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The compiler is based on the original Portable C Compiler by Stephen C. Johnson, written in the late 70's. Even though much of the compiler has been rewritten, some of the basics still remain.

PCC debuted in Unix Version 7 and replaced the DMR compiler (Dennis Ritchie's original C compiler) in both System V and the BSD 4.x releases.

Some history about pcc is in the [A History of UNIX before Berkeley: UNIX Evolution: 1975-1984]( and in the [Evolution of C](

A copy of S. C. Johnson's and Donn Seeley's 1978 ``A Tour Through the Portable C Compiler'' is available in [HTML](,
[Postscript]( or [PDF]( (For current pcc internal documentation, see the [[internals]] wiki page.)

About 50% of the frontend code and 80% of the [[backend|internals]] code has been rewritten. Most stuff is written by Anders Magnusson, with the exception of the data-flow analysis part and the SSA conversion code which is written by Peter A Jonsson, and the Mips port that were written as part of a project by undergraduate students at Luleaa University of Technology (LTU).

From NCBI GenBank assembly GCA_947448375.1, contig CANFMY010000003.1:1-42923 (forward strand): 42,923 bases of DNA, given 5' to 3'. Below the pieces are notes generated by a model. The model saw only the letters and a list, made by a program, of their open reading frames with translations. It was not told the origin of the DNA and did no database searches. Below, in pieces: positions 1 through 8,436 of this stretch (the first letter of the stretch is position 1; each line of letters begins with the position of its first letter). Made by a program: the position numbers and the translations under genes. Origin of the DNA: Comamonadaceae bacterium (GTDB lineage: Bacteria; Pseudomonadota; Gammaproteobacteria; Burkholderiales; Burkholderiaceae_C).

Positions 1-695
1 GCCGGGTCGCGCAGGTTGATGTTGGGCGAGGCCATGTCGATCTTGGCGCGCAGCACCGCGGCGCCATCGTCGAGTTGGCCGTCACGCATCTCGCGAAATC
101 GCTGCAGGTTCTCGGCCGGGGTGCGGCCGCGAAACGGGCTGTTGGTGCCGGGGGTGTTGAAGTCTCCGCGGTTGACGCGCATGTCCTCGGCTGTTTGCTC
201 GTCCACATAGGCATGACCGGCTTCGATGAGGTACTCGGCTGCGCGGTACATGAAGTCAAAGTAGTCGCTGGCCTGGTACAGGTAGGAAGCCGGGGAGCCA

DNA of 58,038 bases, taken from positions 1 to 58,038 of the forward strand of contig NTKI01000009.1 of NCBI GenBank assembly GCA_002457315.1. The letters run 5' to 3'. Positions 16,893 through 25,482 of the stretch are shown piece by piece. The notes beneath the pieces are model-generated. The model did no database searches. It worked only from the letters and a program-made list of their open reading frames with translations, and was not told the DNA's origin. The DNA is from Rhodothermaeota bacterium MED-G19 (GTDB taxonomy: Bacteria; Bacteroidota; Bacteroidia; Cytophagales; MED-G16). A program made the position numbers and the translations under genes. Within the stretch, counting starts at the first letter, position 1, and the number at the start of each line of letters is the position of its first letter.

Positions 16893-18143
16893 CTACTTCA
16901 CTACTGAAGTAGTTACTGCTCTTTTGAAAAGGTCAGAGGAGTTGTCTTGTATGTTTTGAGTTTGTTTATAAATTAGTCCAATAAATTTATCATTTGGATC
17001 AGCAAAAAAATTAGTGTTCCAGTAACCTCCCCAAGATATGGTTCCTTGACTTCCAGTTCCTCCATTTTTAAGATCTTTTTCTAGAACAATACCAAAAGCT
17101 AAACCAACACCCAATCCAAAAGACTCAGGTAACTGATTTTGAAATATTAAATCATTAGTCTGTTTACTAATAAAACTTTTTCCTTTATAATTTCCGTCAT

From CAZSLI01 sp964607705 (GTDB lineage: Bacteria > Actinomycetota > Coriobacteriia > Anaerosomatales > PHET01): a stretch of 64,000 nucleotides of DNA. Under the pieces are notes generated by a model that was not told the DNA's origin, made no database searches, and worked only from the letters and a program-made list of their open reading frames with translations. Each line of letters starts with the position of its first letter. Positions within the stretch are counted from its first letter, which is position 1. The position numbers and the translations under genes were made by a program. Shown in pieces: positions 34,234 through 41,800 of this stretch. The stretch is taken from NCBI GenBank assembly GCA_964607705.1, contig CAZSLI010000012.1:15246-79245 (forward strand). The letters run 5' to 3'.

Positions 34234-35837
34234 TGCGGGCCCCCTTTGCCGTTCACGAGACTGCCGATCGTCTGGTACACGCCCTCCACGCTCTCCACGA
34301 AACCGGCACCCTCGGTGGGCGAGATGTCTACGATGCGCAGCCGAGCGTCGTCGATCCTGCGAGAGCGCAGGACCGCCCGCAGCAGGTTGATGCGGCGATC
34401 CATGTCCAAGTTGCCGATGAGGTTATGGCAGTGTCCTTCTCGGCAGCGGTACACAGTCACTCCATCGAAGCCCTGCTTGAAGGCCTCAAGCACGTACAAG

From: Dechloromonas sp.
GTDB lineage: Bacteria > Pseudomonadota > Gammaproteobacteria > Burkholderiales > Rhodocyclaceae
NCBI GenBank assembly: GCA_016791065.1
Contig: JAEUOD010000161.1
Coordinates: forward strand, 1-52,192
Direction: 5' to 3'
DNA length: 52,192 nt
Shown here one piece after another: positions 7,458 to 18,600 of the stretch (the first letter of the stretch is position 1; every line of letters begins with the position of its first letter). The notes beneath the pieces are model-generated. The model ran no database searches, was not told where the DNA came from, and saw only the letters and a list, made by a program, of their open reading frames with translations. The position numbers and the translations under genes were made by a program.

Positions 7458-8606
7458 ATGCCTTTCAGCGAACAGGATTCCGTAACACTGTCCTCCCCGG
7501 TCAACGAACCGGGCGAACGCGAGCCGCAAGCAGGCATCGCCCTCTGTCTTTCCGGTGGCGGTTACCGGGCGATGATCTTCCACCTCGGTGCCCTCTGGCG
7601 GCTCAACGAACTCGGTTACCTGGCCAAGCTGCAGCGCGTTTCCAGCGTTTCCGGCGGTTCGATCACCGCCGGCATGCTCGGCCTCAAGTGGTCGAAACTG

It was publicly announced to the NetBSD community on September 14, 2007. Shortly later it was
imported to the OpenBSD, NetBSD, and pkgsrc source trees.

On January 27, 2008, the version was increased to 0.9.9 as pcc supported C99 language constructs.

People nowadays have difficulty balancing their time at home and at work. Whether at home, in the office, or in school, writing assignments can take an enormous amount of valuable time. With the kind of lifestyle that many people have, it is very evident that many students do not take the time sit down and really put some thought in to the assignment before writing. Students who try and balance a full social life and school responsibilities often find it really difficult to make the two successfully work. 

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